45.

So it was established that pe'ah would be divided in the morning so that they would receive a portion at that time.

46.

Thus a time was established to enable every type of poor person to gather the pe'ah at an appropriate time.

47.

I.e., he is attempting to take possession of it, but is not employing accepted kinyanim, formal means of acquisition and hence, he is not entitled to that grain.

48.

And would rightfully belong to him.

49.

See Hilchot Gezeilah ViAveidah 17:3, Hilchot Mechirah 4:15, which quote this principle is a binding construct in Jewish business law.

50.

For he has no right to acquire it himself.

51.

A coin of the Talmudic period.

52.

And therefore able to be acquired by the finder.

53.

And he acquires it through a formal kinyan.

Matnot Aniyim - Chapter 3

1

Pe'ah should not be left in one field for another field.

What is implied? If [a person] owned two fields, he should not harvest one entirely and leave the amount of pe'ah appropriate for both in the second field. [This is derived from Leviticus 23:22:] "Do not completely remove [the grain in] the corners of your field." [Implied is] that one should leave in each field the pe'ah that is appropriate for it. If one left [pe'ah] from one field for another, it is not pe'ah.

א

אֵין מַנִּיחִין אֶת הַפֵּאָה מִשָּׂדֶה עַל חֲבֶרְתָּהּ. כֵּיצַד. הָיוּ לוֹ שְׁתֵּי שָׂדוֹת לֹא יִקְצֹר אֶת הָאַחַת כֻּלָּהּ וְיַנִּיחַ בַּשְּׁנִיָּה פֵּאָה הָרְאוּיָה לִשְׁתֵּיהֶן. שֶׁנֶּאֱמַר (ויקרא כג כב) "לֹא תְכַלֶּה פְּאַת שָׂדְךָ בְּקֻצְרֶךָ" שֶׁיַּנִּיחַ בְּכָל אַחַת וְאַחַת פֵּאָה הָרְאוּיָה לָהּ. וְאִם הִנִּיחַ מִשָּׂדֶה עַל חֲבֶרְתָּהּ אֵינָהּ פֵּאָה:

2

Although one's entire field was sowed with one crop, if there was a stream - even if did not flow1 - or an irrigation ditch - provided water flowed through it and it was established2 - in the midst of the field that would prevent one from harvesting both sides at the same time,3 it is considered as two fields and one should give pe'ah on each side for the portion there.

ב

הָיְתָה שָׂדֵהוּ זְרוּעָה כֻּלָּהּ מִין אֶחָד וְהָיָה נַחַל בְּתוֹךְ הַשָּׂדֶה אַף עַל פִּי שֶׁאֵינוֹ מוֹשֵׁךְ. אוֹ אַמַּת הַמַּיִם שֶׁאֵינוֹ יָכוֹל לִקְצֹר מַה שֶּׁבִּשְׁנֵי צְדָדֶיהָ כְּאַחַת וְהוּא שֶׁתִּהְיֶה מוֹשֶׁכֶת וּקְבוּעָה. הֲרֵי זֶה כִּשְׁתֵּי שָׂדוֹת וְנוֹתֵן פֵּאָה מִצַּד זֶה לְעַצְמוֹ וּמִצַּד זֶה לְעַצְמוֹ:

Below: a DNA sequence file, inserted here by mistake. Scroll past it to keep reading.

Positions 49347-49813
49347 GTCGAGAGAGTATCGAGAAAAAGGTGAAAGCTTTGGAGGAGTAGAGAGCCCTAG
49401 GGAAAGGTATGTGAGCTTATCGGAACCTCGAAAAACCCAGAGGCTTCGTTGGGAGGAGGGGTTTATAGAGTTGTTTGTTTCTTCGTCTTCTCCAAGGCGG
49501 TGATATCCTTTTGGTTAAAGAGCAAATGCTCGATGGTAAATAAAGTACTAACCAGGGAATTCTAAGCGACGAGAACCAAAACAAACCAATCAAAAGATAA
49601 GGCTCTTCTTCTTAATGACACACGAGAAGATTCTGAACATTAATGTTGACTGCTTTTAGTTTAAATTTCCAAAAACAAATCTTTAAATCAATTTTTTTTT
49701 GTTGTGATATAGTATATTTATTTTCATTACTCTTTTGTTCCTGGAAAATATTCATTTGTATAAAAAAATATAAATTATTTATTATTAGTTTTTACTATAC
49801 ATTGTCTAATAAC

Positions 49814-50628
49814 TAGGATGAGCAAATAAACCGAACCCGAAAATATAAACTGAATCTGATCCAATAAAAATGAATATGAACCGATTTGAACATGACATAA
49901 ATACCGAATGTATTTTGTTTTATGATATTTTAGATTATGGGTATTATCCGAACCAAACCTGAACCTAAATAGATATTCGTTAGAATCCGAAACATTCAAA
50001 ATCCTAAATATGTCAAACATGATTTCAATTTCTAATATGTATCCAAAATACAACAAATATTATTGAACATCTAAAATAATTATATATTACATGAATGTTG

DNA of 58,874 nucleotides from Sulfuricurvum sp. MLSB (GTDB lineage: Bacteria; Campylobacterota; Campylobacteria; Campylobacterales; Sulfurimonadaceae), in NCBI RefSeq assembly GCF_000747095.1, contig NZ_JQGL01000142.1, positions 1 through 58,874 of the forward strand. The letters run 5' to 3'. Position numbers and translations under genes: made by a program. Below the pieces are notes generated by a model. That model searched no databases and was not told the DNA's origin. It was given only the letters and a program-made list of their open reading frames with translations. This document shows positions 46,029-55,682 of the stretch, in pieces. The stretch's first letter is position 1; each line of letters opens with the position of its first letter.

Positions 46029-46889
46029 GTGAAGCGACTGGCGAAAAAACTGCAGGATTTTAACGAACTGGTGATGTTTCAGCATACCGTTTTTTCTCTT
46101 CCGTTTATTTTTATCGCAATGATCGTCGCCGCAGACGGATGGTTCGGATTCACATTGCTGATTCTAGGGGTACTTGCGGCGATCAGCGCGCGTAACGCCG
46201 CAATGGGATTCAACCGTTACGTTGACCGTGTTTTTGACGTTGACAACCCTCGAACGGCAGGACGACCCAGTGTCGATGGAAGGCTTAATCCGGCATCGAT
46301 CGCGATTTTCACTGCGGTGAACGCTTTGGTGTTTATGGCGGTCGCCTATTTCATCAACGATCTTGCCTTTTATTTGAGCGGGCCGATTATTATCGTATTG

3

Similarly, a path belonging to a private individual which is four cubits wide or a public thoroughfare which is sixteen cubits wide separates [between one field and another]. [Different rules apply regarding] a private path that is less than four cubits wide or a public path that is less than sixteen cubits wide.4 If it is permanent, i.e., it is maintained in the summer and in the rainy season, it is considered as a separation. If it is not permanent in the rainy season, it is not considered as a separation and [the entire area] is considered as one field.

ג

וְכֵן אִם הָיָה מַפְסִיק דֶּרֶךְ הַיָּחִיד שֶׁהוּא רָחָב אַרְבַּע אַמּוֹת אוֹ דֶּרֶךְ הָרַבִּים הָרָחָב שֵׁשׁ עֶשְׂרֵה אַמָּה. אֲבָל שְׁבִיל הַיָּחִיד וְהוּא פָּחוֹת מֵאַרְבַּע אוֹ שְׁבִיל הָרַבִּים פָּחוֹת מִשֵּׁשׁ עֶשְׂרֵה אַמָּה אִם הָיָה קָבוּעַ בִּימוֹת הַחַמָּה וּבִימוֹת הַגְּשָׁמִים מַפְסִיק. וְאִם אֵינוֹ קָבוּעַ בִּימוֹת הַגְּשָׁמִים אֵינוֹ מַפְסִיק אֶלָּא הֲרֵי הוּא כְּשָׂדֶה אַחַת:

4

There are other factors which constitute a separation into two fields:

a) land that was uncultivated, that was neither sown, nor plowed;

b) land left fallow, that was plowed, but not sown;

c) crops were interrupted with another crop, e.g., there was wheat on either side and barley in the middle;5

d) one harvested in the middle of his field before the grain reached a third of its maturity and plowed the portion which he harvested.6

[The above applies] provided the width of each of the above is three rows of plowing. [This is] less7 than the area necessary to sow a quarter [of a kav].8

When does the above apply? With regard to a small field that is 50 cubits by two cubits or less. If it is larger than this uncultivated or fallow land does not cause it to be divided in two unless it was as wide as the area necessary to sow a quarter of a kav.9 [In this instance,] even the smallest amount of another crop creates a separation.10

ד

הָיָה מַפְסִיק בָּהּ אֶרֶץ בּוּרָה שֶׁאֵינָה זְרוּעָה וְלֹא חֲרוּשָׁה. אוֹ אֶרֶץ נִירָה וְהִיא שֶׁנֶּחֶרְשָׁה וְלֹא נִזְרְעָה. אוֹ שֶׁהִפְסִיק בָּהּ זֶרַע אַחֵר. כְּגוֹן שֶׁהָיָה חִטִּים מִכָּאן וְחִטִּים מִכָּאן וּשְׂעוֹרִים בָּאֶמְצַע. אוֹ שֶׁקָּצַר בְּאֶמְצָעָהּ אֲפִלּוּ קֹדֶם שֶׁתָּבִיא שְׁלִישׁ וְחָרַשׁ מָקוֹם שֶׁקָּצַר. הֲרֵי זוֹ נִפְסֶקֶת לִשְׁתֵּי שָׂדוֹת. וְהוּא שֶׁיִּהְיֶה רֹחַב כָּל אֶחָד מֵאֵלּוּ כִּשְׁלֹשָׁה תְּלָמִים שֶׁל פָּתִיח וְהוּא פָּחוֹת מִבֵּית רֹבַע. בַּמֶּה דְּבָרִים אֲמוּרִים בְּשָׂדֶה קְטַנָּה שֶׁהִיא חֲמִשִּׁים אַמָּה שֶׁל שְׁתֵּי אַמּוֹת אוֹ פָּחוֹת. אֲבָל אִם הָיְתָה יְתֵרָה עַל זוֹ אֵין הַבּוּר אוֹ הַנִּיר מַפְסִיקָהּ לִשְׁתַּיִם אֶלָּא אִם כֵּן הָיְתָה בּוֹ רֹחַב בֵּית רֹבַע. אֲבָל זֶרַע אַחֵר כָּל שֶׁהוּא מַפְסִיק בָּהּ: